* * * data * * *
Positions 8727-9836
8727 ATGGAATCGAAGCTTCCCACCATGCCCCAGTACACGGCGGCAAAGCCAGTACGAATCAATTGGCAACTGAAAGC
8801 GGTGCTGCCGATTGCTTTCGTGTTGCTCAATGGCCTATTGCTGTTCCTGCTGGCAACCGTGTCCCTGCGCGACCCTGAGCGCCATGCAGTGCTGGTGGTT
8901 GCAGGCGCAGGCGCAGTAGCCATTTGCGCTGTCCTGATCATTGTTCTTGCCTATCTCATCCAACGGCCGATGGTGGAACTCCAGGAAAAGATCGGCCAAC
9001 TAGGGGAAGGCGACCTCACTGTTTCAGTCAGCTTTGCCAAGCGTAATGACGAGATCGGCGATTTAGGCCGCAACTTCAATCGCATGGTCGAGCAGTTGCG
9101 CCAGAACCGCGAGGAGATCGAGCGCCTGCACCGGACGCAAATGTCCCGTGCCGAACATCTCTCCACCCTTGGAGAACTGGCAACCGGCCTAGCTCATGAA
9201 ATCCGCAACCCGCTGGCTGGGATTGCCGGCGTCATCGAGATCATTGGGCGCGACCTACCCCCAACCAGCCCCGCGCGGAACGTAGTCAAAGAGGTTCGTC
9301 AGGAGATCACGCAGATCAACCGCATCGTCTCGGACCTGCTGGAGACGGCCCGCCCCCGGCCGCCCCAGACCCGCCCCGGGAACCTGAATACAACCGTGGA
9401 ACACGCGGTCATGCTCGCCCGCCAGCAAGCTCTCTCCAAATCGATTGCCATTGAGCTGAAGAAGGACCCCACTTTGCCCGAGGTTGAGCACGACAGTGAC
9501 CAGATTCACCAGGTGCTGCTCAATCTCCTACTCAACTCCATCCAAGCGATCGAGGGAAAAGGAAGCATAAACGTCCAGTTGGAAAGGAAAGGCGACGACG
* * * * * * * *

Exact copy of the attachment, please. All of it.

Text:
Positions 8727-9836
8727 ATGGAATCGAAGCTTCCCACCATGCCCCAGTACACGGCGGCAAAGCCAGTACGAATCAATTGGCAACTGAAAGC
8801 GGTGCTGCCGATTGCTTTCGTGTTGCTCAATGGCCTATTGCTGTTCCTGCTGGCAACCGTGTCCCTGCGCGACCCTGAGCGCCATGCAGTGCTGGTGGTT
8901 GCAGGCGCAGGCGCAGTAGCCATTTGCGCTGTCCTGATCATTGTTCTTGCCTATCTCATCCAACGGCCGATGGTGGAACTCCAGGAAAAGATCGGCCAAC
9001 TAGGGGAAGGCGACCTCACTGTTTCAGTCAGCTTTGCCAAGCGTAATGACGAGATCGGCGATTTAGGCCGCAACTTCAATCGCATGGTCGAGCAGTTGCG
9101 CCAGAACCGCGAGGAGATCGAGCGCCTGCACCGGACGCAAATGTCCCGTGCCGAACATCTCTCCACCCTTGGAGAACTGGCAACCGGCCTAGCTCATGAA
9201 ATCCGCAACCCGCTGGCTGGGATTGCCGGCGTCATCGAGATCATTGGGCGCGACCTACCCCCAACCAGCCCCGCGCGGAACGTAGTCAAAGAGGTTCGTC
9301 AGGAGATCACGCAGATCAACCGCATCGTCTCGGACCTGCTGGAGACGGCCCGCCCCCGGCCGCCCCAGACCCGCCCCGGGAACCTGAATACAACCGTGGA
9401 ACACGCGGTCATGCTCGCCCGCCAGCAAGCTCTCTCCAAATCGATTGCCATTGAGCTGAAGAAGGACCCCACTTTGCCCGAGGTTGAGCACGACAGTGAC
9501 CAGATTCACCAGGTGCTGCTCAATCTCCTACTCAACTCCATCCAAGCGATCGAGGGAAAAGGAAGCATAAACGTCCAGTTGGAAAGGAAAGGCGACGACG